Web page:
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Hungarian Rhapsody / Sephera Giron

th41LIQ2CMO9L_AA240_.jpgNeon Books / August 2007
Reviewed by: Martel Sardina

ADULTS ONLY. The warning on this book’s cover says it all. If you want to read a cozy romance, go grab one of your mother’s Harlequin paperbacks. Sephera Giron’s characters aren’t vanilla. They like to punish and to be punished. By the time you’re done reading this book you might want to be punished, too.

Hungarian Rhapsody is the story of Hester, a barmaid, who is rescued from her abusive husband and dreary existence by Vidor, a mysterious and rich businessman.

Vidor hires Hester to be a teacher and companion to his ailing niece, Gizi. Hester wants to do a good job, to please her master, but Gizi keeps finding ways to get Hester into trouble with the other servants as well as Vidor himself. This, of course, is the set up for many steamy sex scenes ranging from guy/girl to girl/girl, and every straight man’s dream – guy/girl/girl.

The story’s pacing is effective. The plot unfolds in a nice rhythm, and one wonders if this rhythm was intentional. This book lends itself to being read in two ways. Traditionally, people read from start to finish, hoping to derive satisfaction from the overall story arc. In reading erotic fiction, many read until the point of temporary erotic satisfaction, put the book aside until the next time, and repeat that process until they’ve made their way through the entire book. In the latter, the quality of the sex scenes is probably of more importance to the reader than the overall story arc. Giron does a nice job of balancing these aspects of the eroticism so both types of readers should be pleased with the result.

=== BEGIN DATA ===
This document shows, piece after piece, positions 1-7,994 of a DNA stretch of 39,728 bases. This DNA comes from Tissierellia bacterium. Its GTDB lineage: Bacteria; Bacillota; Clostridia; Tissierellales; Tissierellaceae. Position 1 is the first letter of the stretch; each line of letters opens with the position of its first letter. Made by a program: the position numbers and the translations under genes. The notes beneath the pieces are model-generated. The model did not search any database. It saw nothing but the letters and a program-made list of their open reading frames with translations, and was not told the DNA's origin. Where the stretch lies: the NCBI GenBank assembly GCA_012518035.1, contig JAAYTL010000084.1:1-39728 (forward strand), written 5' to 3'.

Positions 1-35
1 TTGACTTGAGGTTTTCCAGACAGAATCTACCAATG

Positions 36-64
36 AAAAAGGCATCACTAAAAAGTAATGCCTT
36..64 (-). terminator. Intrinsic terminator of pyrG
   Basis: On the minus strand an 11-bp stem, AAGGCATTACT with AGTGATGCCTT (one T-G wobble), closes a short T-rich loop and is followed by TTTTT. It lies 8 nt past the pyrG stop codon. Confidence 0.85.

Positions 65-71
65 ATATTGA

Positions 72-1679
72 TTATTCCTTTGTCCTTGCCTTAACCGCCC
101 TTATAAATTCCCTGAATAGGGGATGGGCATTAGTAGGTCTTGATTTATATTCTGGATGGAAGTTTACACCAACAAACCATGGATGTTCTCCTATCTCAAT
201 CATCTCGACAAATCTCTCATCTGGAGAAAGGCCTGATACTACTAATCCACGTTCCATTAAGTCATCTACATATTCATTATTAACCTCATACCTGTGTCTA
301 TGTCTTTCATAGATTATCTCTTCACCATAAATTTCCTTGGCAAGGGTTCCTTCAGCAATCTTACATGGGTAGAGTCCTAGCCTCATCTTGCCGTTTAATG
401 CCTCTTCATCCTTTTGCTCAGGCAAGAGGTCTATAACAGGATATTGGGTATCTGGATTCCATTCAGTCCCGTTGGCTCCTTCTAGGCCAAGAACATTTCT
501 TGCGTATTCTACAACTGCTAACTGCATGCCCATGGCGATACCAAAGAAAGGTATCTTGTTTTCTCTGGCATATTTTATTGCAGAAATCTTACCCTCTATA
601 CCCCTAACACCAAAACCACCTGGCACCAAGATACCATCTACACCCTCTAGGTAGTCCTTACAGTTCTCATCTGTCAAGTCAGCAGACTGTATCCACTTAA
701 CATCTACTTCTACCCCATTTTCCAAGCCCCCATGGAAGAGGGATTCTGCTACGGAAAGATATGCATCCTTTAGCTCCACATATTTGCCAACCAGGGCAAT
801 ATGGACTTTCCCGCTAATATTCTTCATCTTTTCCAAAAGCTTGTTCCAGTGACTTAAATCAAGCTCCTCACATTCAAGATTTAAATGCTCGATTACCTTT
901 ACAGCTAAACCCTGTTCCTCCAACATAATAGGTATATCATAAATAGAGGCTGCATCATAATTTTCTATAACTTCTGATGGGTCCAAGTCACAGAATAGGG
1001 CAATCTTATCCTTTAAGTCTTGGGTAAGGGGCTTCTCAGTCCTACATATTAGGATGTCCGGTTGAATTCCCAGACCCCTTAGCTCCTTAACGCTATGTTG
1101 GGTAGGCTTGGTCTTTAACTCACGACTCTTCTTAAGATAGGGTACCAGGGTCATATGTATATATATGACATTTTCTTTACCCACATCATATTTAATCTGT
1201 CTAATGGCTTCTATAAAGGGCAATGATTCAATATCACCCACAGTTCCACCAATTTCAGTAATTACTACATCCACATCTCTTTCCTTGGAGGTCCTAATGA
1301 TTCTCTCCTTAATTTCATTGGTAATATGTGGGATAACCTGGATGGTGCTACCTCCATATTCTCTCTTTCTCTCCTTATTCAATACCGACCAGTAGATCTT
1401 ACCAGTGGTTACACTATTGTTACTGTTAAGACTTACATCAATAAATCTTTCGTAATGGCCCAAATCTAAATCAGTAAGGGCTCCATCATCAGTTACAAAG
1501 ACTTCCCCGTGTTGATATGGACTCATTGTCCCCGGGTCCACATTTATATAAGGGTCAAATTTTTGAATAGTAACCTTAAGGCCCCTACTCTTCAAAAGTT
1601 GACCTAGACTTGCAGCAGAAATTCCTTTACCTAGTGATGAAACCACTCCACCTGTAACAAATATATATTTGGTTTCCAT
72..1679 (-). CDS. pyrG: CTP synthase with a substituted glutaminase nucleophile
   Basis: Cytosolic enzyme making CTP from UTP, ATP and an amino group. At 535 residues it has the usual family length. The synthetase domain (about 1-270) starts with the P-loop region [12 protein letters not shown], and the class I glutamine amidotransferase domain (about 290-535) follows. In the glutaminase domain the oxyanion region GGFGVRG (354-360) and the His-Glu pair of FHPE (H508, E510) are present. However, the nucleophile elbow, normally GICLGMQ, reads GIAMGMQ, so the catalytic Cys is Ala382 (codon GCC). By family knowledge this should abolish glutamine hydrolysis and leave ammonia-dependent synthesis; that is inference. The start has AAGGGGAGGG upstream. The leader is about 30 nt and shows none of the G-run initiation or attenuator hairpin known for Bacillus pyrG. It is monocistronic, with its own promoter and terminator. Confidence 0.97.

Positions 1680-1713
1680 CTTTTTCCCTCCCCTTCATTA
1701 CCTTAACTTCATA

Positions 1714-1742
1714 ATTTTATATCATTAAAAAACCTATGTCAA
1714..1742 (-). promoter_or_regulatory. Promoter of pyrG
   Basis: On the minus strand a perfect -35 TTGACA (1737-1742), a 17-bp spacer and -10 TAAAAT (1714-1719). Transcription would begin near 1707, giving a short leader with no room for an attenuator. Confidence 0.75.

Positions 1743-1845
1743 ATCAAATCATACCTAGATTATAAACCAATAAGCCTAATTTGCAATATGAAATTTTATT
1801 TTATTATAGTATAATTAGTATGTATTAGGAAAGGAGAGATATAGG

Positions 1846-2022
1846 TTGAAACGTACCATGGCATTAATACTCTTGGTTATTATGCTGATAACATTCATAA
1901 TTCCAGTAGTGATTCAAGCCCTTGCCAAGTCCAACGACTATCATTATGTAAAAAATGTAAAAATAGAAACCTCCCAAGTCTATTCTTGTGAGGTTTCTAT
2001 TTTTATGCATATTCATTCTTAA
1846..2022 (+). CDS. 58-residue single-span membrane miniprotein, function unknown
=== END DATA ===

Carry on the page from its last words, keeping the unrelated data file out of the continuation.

While Giron does not specifically state the time period of the story, based on the description of the clothing worn, the reader may guess it to be late 1700’s or early 1800’s. Sometimes the dialogue and description are true to the time period, but at other times there is a disconcerting shift that gives the story a more modern feel. Giron would have been better served had she been more consistent in her word choices, going either the modern or historical route – but not both. Depending upon the reader’s personal preference, this may or may not detract much from the story overall.

If you like kinky sex, BSDM, and vampires - the staples of erotic horror - then Hungarian Rhapsody will not disappoint. If you don’t like those things, I might recommend reading this book anyway and see if Giron’s writing compels you to reconsider.

Purchase Sephera Giron's Hungarian Rhapsody

Posted on Tuesday, October 23, 2007 at 07:25AM by Registered CommenterDark Scribe Magazine in | Comments Off

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